Even the quickest and least complicated of divorces is at best a difficult and emotionally upsetting experience for everyone involved, divorce becomes even more traumatic when one of the parties are confronted with exigent circumstances, such as domestic violence, kidnapping, or bankruptcy. However, steps to deal with each of these issues can be incorporated into the divorce decree to minimize the possibility of their occurrence.
For a woman involved in an abusive relationship, the most dangerous time is when she attempts to leave. In that regard, filing for divorce can be a terrifying prospect, especially when one has been the target of threats (often regarding the abuser's intent to kill her or the kidnap her children should she attempt to leave) and violent abuse. In situations where a domestic violence victim, male or female, wishes to file for a divorce, it is often helpful to file a petition for divorce, an emergency petition for an order of protection, and an emergency petition for temporary custody of the parties' children.
An emergency order of protection (sometimes referred to as a "restraining order" or "TRO"), whether civil or criminal in nature, functions to keep an abuser from abusing, contacting, and often even knowing the whereabouts of the victim. While an emergency order of protection is temporary in nature, it can be extended repeatedly throughout the course of the divorce and incorporated into the final divorce decree. In order to obtain an order of protection, a victim must usually appear before a judge (hopefully one properly trained in domestic violence issues) and explain why he or she is in danger of being further injured emotionally or physically, but the abuser. An order of protection can also keep the abuser away from the victim's work, the homes of friends and family members of the victim, and even the parties' children. The violation of an order of protection is usually a criminal act carrying the possibility of arrest and jail time.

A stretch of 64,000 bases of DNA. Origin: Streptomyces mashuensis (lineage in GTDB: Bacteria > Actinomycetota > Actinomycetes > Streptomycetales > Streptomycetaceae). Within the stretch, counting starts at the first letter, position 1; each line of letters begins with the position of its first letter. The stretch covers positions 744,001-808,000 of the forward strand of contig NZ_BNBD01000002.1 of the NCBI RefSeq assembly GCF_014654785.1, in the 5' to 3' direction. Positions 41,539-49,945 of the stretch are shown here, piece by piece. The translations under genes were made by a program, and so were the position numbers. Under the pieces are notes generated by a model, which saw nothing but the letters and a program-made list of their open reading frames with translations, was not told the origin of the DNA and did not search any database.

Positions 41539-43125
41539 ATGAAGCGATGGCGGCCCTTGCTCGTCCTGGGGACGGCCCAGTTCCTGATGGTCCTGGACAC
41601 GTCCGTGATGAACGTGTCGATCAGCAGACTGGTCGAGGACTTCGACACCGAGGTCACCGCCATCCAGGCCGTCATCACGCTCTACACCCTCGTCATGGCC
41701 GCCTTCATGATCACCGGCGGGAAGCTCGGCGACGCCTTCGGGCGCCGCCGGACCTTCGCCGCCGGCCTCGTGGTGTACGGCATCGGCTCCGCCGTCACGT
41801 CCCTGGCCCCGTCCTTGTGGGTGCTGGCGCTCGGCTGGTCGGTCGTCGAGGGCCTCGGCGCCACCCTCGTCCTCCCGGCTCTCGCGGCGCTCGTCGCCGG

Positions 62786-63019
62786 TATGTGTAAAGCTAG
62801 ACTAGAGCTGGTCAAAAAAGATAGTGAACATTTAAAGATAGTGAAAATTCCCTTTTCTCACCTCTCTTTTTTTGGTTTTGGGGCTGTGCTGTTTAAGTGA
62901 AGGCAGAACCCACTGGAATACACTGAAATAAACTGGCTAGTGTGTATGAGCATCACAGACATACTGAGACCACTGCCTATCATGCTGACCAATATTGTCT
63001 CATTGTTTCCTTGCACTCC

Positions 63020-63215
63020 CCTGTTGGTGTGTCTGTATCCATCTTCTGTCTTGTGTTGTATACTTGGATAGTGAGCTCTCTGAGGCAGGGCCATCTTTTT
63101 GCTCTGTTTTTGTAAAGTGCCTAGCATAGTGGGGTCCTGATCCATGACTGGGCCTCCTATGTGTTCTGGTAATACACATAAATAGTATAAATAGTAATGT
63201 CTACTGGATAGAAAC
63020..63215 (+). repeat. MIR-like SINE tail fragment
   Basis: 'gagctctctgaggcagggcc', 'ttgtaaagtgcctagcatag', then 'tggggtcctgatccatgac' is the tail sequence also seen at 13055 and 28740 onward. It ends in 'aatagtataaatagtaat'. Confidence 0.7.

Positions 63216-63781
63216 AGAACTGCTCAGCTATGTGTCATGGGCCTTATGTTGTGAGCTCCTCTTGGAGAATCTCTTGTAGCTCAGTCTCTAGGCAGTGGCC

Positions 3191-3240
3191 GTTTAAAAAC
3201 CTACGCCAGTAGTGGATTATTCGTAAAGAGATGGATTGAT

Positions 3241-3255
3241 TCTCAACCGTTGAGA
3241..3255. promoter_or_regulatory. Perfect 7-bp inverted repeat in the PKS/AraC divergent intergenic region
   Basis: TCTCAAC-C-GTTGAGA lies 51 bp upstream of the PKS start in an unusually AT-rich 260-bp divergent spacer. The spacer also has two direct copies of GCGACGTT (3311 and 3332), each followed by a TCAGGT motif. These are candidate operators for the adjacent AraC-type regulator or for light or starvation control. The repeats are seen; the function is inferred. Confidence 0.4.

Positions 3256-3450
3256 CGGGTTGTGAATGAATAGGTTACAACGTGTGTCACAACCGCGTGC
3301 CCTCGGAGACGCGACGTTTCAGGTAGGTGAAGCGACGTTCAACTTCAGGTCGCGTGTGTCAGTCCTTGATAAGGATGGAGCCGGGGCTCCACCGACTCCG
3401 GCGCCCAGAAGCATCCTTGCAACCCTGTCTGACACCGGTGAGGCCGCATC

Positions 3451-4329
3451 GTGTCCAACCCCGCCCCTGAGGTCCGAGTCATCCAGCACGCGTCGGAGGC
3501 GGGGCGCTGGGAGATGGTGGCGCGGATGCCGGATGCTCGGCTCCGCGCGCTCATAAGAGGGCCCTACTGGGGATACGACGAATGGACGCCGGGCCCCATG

Threatening to kidnap the parties' children is a common tactic to gain leverage in a custody battle. Once a party has made a threat to take the children (even if the threat is veiled or vague), the other parent generally has grounds to obtain an order of protection. An order of protection can name the children as protected parties and prohibit the threatening parent from removing the children from the physical possession of the designated custodial parent or designated caregiver (such as a babysitter, grandparent, or daycare provider). Moreover, an order of protection can order that the abuser pay child support, leave the marital home, and not have any contact with the children.
In the event that a parent threatens to remove the children from the United States, a court can order that the children's passports be surrendered and held by a court official or one of the parties' attorneys until further order. The U.S. State Department also maintains a "watch list," which prevents parents with nefarious intentions from obtaining passports for the minor children without court permission. The State Department also works in conjunction with other governments to recover abducted children and return them to their custodial parent under the terms of the Hague Convention.
When a party files for bankruptcy prior to a divorce, their spouse may be liable to their creditors for debts that occurred during the marriage. Bankruptcy filed before a divorce affects both parties in that it reduces the value of the total marital estate, leaving each party with less property as his and her share.
However, when a party files for bankruptcy after a temporary child or spousal order or final divorce decree has been entered, the debtor must usually abide by his obligations under the terms of the divorce. A domestic support or other order is generally not dischargeable in bankruptcy, meaning that the bankruptcy judge will not release the debtor from his or her financial obligations to their former spouse.